A Churchill-ian view of native history—Ward, that is, not Winston—its facts filtered through a dense screen of ideology.

Pub Date: Sept. 16, 2014

ISBN: 978-0-8070-0040-3

Page Count: 296

Publisher: Beacon Press

Review Posted Online: Aug. 18, 2014

Kirkus Reviews Issue: Sept. 15, 2014

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A clear and candid contribution to an essential conversation.


Straight talk to blacks and whites about the realities of racism.

In her feisty debut book, Oluo, essayist, blogger, and editor at large at the Establishment magazine, writes from the perspective of a black, queer, middle-class, college-educated woman living in a “white supremacist country.” The daughter of a white single mother, brought up in largely white Seattle, she sees race as “one of the most defining forces” in her life. Throughout the book, Oluo responds to questions that she has often been asked, and others that she wishes were asked, about racism “in our workplace, our government, our homes, and ourselves.” “Is it really about race?” she is asked by whites who insist that class is a greater source of oppression. “Is police brutality really about race?” “What is cultural appropriation?” and “What is the model minority myth?” Her sharp, no-nonsense answers include talking points for both blacks and whites. She explains, for example, “when somebody asks you to ‘check your privilege’ they are asking you to pause and consider how the advantages you’ve had in life are contributing to your opinions and actions, and how the lack of disadvantages in certain areas is keeping you from fully understanding the struggles others are facing.” She unpacks the complicated term “intersectionality”: the idea that social justice must consider “a myriad of identities—our gender, class, race, sexuality, and so much more—that inform our experiences in life.” She asks whites to realize that when people of color talk about systemic racism, “they are opening up all of that pain and fear and anger to you” and are asking that they be heard. After devoting most of the book to talking, Oluo finishes with a chapter on action and its urgency. Action includes pressing for reform in schools, unions, and local governments; boycotting businesses that exploit people of color; contributing money to social justice organizations; and, most of all, voting for candidates who make “diversity, inclusion and racial justice a priority.”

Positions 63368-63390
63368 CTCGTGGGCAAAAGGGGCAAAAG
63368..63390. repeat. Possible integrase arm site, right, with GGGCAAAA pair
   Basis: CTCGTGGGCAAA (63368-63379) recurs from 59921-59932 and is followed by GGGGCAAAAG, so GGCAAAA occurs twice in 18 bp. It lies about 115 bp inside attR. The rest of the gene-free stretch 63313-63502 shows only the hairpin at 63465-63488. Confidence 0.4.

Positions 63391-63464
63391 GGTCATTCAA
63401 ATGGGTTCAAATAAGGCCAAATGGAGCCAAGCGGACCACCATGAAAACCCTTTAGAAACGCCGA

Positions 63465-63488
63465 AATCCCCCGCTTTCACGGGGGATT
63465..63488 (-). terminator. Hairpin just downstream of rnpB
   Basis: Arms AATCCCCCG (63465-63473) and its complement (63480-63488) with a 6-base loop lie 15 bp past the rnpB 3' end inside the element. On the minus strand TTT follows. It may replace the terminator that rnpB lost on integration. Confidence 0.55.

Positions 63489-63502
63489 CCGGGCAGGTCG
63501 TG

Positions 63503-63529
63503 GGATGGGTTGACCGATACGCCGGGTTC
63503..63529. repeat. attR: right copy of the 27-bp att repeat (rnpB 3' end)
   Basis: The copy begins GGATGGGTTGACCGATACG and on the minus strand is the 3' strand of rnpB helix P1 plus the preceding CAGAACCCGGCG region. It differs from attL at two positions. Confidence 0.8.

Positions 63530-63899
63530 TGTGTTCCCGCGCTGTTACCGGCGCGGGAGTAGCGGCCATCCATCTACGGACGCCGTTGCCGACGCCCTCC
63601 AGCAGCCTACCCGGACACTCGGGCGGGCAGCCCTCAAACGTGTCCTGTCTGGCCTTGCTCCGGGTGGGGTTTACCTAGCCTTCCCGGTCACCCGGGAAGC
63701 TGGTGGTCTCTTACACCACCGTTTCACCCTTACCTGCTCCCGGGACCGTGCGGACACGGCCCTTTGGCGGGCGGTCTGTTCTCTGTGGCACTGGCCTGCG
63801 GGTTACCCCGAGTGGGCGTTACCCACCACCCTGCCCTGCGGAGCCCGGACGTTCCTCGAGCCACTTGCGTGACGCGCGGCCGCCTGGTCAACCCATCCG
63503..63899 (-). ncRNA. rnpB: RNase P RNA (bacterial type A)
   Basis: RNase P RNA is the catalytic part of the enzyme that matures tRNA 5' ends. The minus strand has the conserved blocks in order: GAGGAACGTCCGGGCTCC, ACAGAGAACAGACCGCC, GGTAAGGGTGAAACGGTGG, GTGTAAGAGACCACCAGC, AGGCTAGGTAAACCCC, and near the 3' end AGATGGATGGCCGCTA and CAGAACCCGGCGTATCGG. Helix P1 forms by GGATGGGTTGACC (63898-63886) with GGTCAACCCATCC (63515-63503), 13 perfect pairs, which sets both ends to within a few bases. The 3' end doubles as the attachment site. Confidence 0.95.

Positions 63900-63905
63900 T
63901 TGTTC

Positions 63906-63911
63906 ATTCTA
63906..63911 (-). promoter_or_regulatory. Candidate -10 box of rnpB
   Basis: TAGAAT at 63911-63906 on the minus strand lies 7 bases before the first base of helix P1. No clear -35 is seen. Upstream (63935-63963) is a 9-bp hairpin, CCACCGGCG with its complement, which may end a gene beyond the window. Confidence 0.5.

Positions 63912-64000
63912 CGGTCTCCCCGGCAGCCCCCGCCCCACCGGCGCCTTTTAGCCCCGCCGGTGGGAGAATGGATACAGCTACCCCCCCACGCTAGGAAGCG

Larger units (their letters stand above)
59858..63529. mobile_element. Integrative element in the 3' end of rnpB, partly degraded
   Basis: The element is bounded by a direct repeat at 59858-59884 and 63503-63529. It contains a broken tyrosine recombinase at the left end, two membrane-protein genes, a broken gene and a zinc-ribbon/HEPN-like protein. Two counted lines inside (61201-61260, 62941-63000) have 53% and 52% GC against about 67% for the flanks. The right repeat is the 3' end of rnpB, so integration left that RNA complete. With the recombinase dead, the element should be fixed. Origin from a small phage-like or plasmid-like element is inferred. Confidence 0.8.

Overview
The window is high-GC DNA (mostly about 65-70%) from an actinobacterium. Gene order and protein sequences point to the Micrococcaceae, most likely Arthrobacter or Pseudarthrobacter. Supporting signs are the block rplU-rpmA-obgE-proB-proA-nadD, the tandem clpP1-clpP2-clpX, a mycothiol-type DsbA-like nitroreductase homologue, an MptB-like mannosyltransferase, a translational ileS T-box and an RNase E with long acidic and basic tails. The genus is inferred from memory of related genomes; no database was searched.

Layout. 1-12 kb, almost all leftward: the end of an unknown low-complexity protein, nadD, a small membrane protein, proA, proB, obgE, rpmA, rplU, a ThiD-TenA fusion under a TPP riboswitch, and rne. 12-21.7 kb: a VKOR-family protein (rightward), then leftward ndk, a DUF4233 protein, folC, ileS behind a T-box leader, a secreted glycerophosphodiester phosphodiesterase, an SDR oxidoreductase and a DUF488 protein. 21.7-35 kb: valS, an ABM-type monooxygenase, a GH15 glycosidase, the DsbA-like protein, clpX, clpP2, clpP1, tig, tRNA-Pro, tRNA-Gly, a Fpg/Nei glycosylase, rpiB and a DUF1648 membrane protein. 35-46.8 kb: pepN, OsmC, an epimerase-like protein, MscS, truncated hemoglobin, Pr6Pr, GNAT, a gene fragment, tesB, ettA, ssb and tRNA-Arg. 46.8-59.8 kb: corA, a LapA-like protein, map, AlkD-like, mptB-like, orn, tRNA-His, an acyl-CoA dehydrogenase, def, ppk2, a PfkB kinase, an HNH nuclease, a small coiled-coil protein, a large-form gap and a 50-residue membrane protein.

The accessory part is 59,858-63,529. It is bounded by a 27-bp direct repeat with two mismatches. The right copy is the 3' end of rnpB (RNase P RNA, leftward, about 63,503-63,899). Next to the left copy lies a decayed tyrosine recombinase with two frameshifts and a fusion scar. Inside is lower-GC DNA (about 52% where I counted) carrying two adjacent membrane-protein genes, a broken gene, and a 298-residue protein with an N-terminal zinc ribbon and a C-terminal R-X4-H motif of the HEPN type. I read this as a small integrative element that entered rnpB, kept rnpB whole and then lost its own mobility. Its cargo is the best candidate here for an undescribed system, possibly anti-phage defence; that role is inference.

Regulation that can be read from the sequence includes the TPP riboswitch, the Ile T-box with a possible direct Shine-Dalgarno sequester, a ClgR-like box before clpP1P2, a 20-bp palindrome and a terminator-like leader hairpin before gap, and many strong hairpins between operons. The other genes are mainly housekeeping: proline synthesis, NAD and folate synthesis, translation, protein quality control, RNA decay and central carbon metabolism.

A clear and candid contribution to an essential conversation.

Pub Date: Jan. 16, 2018

ISBN: 978-1-58005-677-9

Page Count: 256

Publisher: Seal Press

Review Posted Online: Oct. 9, 2017

Kirkus Reviews Issue: Nov. 1, 2017